A beginner’s guide to Professor Daniel Koretz

A beginner’s guide to Professor Daniel Koretz

What is he known for?

Professor Daniel Koretz

Expertise in educational assessment and testing policy. His research focuses on the effects of high-stakes testing, including score inflation, changes to classroom practice, the impact on pupils with special educational needs and international differences in pupil achievement. He is currently working on designing and evaluating educational systems that focus on testing.

Quick facts:

Born: 1949

Nationality: American

Professional bio: Professor Daniel Koretz

Where does he work?

Koretz is the Henry Lee Shattuck Professor of Education at the Harvard Graduate School of Education, and author of Measuring Up: What Educational Testing Really Tells Us. Before he gained his PhD in Developmental Psychology at Cornell University in 1978, Koretz taught young students with complex emotional needs.

What's it all about?

Koretz's work has focused on American education policy since the 1970s, and its reliance on test-based accountability (TBA) as a primary tool for improving pupil achievement and reducing achievement gaps. Koretz has argued that, despite evidence that teachers' responses to TBA affect the validity of the tests - and in some cases have produced severe inflation of scores - there are no better alternatives.

He suggests that test scores alone are not sufficient to evaluate a teacher, a school, or an education programme – some of the benefits teachers are responsible for may not be obvious in students for years. What's more, he says, it is not possible to trust large gains in scores on tests that are used to hold students to account, and nor is alignment always helpful because so much of what is learned is omitted from tests.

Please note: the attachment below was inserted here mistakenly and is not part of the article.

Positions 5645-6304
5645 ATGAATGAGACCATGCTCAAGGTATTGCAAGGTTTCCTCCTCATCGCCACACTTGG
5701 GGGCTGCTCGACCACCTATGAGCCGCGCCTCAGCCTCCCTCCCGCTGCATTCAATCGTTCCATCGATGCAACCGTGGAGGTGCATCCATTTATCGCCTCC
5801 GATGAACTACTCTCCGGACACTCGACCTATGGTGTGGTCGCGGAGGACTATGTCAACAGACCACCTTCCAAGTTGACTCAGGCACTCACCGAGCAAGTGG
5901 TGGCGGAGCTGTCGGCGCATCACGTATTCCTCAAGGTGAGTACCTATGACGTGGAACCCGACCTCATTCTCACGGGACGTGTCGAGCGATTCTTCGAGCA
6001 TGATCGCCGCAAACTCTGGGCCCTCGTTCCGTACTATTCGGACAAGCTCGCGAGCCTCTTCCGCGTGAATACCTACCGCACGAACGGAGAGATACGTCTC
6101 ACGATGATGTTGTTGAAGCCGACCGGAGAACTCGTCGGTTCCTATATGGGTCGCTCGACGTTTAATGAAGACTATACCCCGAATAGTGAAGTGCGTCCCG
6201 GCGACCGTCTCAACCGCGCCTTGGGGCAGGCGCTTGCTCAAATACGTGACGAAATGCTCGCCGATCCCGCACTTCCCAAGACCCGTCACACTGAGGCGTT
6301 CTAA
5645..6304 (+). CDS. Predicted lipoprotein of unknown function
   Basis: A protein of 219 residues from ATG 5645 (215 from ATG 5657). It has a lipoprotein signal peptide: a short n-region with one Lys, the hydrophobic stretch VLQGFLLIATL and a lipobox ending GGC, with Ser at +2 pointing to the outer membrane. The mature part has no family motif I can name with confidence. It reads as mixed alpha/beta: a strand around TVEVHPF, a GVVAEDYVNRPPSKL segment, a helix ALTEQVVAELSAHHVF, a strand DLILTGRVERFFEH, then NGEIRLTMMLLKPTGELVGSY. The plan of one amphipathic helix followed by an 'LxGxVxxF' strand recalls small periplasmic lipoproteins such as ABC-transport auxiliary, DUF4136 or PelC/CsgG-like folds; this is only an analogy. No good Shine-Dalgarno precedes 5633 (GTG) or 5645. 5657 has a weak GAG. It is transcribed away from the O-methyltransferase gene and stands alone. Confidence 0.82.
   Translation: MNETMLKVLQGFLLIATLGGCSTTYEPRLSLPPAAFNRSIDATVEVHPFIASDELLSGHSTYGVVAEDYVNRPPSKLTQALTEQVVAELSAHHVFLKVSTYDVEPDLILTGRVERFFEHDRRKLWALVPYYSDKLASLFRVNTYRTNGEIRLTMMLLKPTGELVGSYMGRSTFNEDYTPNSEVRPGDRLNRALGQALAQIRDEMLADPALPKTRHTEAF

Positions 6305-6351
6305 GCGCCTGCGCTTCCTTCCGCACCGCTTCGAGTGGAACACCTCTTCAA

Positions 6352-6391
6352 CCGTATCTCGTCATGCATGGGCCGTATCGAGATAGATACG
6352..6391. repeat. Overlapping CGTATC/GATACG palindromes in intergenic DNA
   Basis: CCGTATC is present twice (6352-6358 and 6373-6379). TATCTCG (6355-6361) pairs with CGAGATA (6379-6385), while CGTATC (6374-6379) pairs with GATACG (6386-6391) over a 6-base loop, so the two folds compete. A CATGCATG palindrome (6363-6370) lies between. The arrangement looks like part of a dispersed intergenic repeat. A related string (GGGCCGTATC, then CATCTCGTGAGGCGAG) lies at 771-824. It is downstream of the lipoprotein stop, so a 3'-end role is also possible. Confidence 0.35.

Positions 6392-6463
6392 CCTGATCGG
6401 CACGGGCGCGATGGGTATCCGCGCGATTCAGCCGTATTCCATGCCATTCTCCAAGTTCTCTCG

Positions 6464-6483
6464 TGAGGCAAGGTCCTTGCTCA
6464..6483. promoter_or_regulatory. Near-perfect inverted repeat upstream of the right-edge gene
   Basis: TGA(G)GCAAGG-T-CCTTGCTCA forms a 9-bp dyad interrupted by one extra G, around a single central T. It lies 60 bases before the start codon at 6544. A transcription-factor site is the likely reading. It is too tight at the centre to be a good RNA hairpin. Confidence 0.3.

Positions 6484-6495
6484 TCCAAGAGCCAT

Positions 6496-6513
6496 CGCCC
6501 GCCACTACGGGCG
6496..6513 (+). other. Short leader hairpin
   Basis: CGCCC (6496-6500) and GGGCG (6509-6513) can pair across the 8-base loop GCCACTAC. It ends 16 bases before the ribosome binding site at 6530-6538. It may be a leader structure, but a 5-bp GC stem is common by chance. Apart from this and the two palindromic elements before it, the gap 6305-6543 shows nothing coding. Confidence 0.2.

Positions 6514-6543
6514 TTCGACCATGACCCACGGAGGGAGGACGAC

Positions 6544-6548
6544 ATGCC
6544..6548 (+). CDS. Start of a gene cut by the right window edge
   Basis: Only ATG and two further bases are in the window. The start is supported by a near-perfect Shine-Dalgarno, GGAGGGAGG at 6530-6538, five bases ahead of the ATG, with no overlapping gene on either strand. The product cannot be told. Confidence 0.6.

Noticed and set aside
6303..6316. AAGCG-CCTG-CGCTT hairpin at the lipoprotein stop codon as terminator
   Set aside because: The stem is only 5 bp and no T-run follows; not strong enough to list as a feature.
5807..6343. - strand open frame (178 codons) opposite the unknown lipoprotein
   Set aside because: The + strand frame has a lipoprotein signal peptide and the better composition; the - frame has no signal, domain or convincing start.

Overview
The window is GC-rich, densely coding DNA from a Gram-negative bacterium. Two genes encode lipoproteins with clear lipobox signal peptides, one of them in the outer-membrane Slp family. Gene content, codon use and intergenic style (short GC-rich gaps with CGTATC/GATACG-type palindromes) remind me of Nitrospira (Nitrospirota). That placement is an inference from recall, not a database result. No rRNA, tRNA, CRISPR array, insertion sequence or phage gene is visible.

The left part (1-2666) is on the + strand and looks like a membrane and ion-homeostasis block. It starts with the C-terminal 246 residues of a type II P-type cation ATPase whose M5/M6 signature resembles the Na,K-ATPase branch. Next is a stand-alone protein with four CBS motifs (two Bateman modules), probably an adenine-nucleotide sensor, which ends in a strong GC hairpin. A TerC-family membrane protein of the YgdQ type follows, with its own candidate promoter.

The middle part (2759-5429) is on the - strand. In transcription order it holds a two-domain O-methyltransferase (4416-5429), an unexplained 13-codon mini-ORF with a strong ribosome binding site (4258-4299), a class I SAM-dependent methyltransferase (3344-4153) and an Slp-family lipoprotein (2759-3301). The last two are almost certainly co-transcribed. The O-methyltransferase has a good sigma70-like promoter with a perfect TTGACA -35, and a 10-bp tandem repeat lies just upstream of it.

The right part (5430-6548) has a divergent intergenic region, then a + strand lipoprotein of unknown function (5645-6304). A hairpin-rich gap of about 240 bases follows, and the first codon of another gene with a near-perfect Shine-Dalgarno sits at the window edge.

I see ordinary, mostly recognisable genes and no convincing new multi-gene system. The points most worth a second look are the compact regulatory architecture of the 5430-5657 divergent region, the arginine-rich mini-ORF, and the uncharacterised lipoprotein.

What is he working on?

Koretz's current research focuses on large-scale educational assessments, particularly those used for monitoring and accountability. He has adopted many different approaches to analysing trends in performance, exploring methods that identify the potential for bias. Through this, he has explored variations in the validity of assessments designed to monitor educational accountability.

What he says:

"I have argued for years that one of the most glaring faults of our current educational accountability systems is that we do not sufficiently evaluate their effects, instead trusting – despite evidence to the contrary – that any increase in scores is enough to let us declare success. We should be doing more evaluation not only because it is needed for the improvement of policy, but also because we have an ethical obligation to the children upon whom we are experimenting. Nowhere is this failure more important than in the case of disadvantaged students, who most need the help of education reform."

What others say:

Koretz is well respected in educational research fields. His work is frequently cited by experts in assessment such as Professor Dylan Wiliam and Daisy Christodoulou. He is a founder and chair of the International Project for the Study of Educational Accountability System, an international network of scholars investigating approaches to educational accountability. He is also is a member of the National Academy of Education.

Why you should read more:

Koretz's work is essential reading for educators interested in the limitations of assessment systems, and for policymakers charged with developing and evaluating new approaches for working with data from educational assessments.

Top reads:


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